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 user 2008-02-07 at 5:10:00 pm Views: 102
  • #19360

    Kodak sees sales in critical inkjet printer unit tripling in ’08

    ROCHESTER, N.Y. Eastman Kodak Co. said Thursday it expects to exert
    growing pressure on juggernaut Hewlett-Packard Co. in the home
    inkjet-printer market, possibly tripling sales this year of a fledgling
    line of printers that produce high-quality photos using inexpensive ink

    After completing a four-year, $3.4 billion overhaul,
    Kodak predicted at its annual investor meeting that sales will grow
    five per cent on average each year through 2011, driven by a strong 10
    per cent to 12 per cent rise in digital revenue.

    Its forecast of
    $10.3 billion to $10.5 billion in 2008 sales is at the higher end of a
    Wall Street range of $9.9 billion to $10.3 billion among analysts
    polled by Thompson Financial.

    Kodak’s stock, which skidded to a
    30-year low of $16.66 two weeks ago, rose 76 cents, or 4.1 per cent, to
    $19.42 in afternoon trading.

    Its digital businesses – from
    cameras, retail kiosks and printers to intellectual property licensing
    deals – will account for about 70 per cent of overall sales and 60 per
    cent of profits in 2008. Profits from continuing operations will range
    between $250 million and $275 million, it said.

    “This is a very
    different company than the company we had four years ago,” Chief
    Executive Antonio Perez told analysts and institutional investors in
    New York in outlining a new strategy to remodel the world’s biggest
    film manufacturer into a leader in digital photography and commercial

    “Everything we promised that we were going to deliver
    financially we did, from our point of view,” he said. “So maybe, just
    maybe, we should have some credibility for the next four, if I may ask.”

    of the key components Perez is banking on to replace the huge profits
    Kodak once made from film is a line of inkjet printers introduced last
    March that he hopes will generate double-digit operating margins within
    three years.

    Kodak sold 520,000 inkjet printers last year -
    exceeding a half-million-unit target. It expects to sell two-to-three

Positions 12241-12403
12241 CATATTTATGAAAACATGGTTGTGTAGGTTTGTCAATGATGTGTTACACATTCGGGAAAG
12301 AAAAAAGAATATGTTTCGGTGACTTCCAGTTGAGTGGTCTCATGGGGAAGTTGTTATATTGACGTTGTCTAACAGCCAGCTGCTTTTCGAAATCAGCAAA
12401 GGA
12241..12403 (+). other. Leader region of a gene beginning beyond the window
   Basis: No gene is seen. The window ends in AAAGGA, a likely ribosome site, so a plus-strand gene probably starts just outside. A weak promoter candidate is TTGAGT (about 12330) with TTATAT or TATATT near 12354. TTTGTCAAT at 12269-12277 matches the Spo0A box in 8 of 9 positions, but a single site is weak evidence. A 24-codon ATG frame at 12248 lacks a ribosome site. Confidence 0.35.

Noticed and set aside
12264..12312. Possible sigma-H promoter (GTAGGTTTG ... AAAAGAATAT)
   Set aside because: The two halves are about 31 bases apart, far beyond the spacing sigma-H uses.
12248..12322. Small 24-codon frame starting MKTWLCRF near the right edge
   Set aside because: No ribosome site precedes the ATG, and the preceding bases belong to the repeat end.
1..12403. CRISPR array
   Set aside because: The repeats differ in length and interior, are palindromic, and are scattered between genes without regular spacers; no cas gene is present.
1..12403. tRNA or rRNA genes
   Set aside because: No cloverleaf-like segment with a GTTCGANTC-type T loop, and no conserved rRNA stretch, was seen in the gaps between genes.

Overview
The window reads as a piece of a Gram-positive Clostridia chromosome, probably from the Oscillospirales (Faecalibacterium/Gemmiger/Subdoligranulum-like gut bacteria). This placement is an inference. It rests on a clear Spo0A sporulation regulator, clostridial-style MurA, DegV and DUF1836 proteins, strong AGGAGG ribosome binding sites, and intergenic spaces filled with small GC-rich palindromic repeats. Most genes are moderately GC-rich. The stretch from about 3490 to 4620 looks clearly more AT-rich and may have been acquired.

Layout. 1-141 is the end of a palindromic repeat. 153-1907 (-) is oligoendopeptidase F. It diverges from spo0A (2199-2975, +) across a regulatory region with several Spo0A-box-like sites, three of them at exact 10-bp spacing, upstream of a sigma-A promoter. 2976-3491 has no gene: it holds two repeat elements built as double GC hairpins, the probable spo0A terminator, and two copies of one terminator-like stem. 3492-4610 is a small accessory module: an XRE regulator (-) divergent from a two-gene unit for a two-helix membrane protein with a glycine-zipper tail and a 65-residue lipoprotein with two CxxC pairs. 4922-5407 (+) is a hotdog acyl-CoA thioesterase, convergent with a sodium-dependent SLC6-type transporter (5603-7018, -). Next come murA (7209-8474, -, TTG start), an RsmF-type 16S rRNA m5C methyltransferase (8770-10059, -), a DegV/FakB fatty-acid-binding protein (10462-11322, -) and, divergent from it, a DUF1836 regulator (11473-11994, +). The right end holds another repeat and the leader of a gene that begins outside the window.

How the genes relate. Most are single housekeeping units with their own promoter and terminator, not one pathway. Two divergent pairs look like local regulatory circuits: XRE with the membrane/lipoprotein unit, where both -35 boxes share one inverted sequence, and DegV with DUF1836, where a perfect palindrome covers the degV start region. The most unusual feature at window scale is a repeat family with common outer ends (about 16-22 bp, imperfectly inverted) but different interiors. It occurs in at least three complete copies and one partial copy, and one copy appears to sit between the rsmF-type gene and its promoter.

times as many in 2008 and said it remains on course to hit a break-even
    goal of $1 billion in sales by 2010.

    Hewlett-Packard commands
    close to half of all global sales in the $50 billion printer market,
    and market research group InfoTrends expects the colour home-printer
    sector to grow to $16.2 billion in 2010.

    “We’re just new in the
    inkjet business and they’re always comparing us with HP. We feel very
    honoured, ” said Perez, who expects Kodak to eventually grab a No. two
    slot in revenues.

    Kodak said its replacement ink cartridges,
    priced at $10 for black ink and $15 for colour, still cost roughly half
    as much as the competition’s. The multipurpose printers were originally
    priced at about $50 more than comparable machines on the market.

    than lowering ink prices, competitors have cut the price of printers
    over the last year, Perez elaborated in an interview with The
    Associated Press.

    “We’ve sold the printers at more than 30 per
    cent than the average of the industry,” he said. “We didn’t want to be
    that much higher. Obviously our competitors have been discounting
    heavily to make it difficult for us to be successful.”

    long-awaited entry into the rough-and-tumble inkjet market – it also
    expects to shake up the commercial printing arena this year – is a
    do-or-die strategy, some analysts say.

    “I think it’s critical, said Chris Chute of IDC, a market research firm near Boston. “The happy days of film are gone.”